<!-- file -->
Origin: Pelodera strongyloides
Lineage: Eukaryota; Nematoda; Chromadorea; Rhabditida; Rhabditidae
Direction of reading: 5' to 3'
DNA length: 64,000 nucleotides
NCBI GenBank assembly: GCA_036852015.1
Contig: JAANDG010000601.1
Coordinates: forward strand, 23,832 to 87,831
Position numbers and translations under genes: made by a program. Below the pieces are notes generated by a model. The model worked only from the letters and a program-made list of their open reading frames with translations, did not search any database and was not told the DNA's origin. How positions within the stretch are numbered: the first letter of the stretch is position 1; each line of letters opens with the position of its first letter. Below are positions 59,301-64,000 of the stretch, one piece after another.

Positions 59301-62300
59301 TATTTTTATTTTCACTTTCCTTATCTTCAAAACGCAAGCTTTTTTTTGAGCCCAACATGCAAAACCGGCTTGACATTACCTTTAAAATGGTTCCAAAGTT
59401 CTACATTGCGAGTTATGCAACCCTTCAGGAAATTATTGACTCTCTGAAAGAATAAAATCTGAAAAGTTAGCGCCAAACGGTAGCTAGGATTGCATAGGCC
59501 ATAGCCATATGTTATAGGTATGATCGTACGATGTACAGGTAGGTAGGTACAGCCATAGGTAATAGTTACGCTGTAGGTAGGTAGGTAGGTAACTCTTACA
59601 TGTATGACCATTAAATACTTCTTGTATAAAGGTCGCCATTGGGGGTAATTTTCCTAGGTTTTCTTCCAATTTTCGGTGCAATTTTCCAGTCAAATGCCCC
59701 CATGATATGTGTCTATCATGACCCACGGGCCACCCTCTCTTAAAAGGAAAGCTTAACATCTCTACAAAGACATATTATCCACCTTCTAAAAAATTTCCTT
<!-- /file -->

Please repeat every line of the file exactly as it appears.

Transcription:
Origin: Pelodera strongyloides
Lineage: Eukaryota; Nematoda; Chromadorea; Rhabditida; Rhabditidae
Direction of reading: 5' to 3'
DNA length: 64,000 nucleotides
NCBI GenBank assembly: GCA_036852015.1
Contig: JAANDG010000601.1
Coordinates: forward strand, 23,832 to 87,831
Position numbers and translations under genes: made by a program. Below the pieces are notes generated by a model. The model worked only from the letters and a program-made list of their open reading frames with translations, did not search any database and was not told the DNA's origin. How positions within the stretch are numbered: the first letter of the stretch is position 1; each line of letters opens with the position of its first letter. Below are positions 59,301-64,000 of the stretch, one piece after another.

Positions 59301-62300
59301 TATTTTTATTTTCACTTTCCTTATCTTCAAAACGCAAGCTTTTTTTTGAGCCCAACATGCAAAACCGGCTTGACATTACCTTTAAAATGGTTCCAAAGTT
59401 CTACATTGCGAGTTATGCAACCCTTCAGGAAATTATTGACTCTCTGAAAGAATAAAATCTGAAAAGTTAGCGCCAAACGGTAGCTAGGATTGCATAGGCC
59501 ATAGCCATATGTTATAGGTATGATCGTACGATGTACAGGTAGGTAGGTACAGCCATAGGTAATAGTTACGCTGTAGGTAGGTAGGTAGGTAACTCTTACA
59601 TGTATGACCATTAAATACTTCTTGTATAAAGGTCGCCATTGGGGGTAATTTTCCTAGGTTTTCTTCCAATTTTCGGTGCAATTTTCCAGTCAAATGCCCC
59701 CATGATATGTGTCTATCATGACCCACGGGCCACCCTCTCTTAAAAGGAAAGCTTAACATCTCTACAAAGACATATTATCCACCTTCTAAAAAATTTCCTT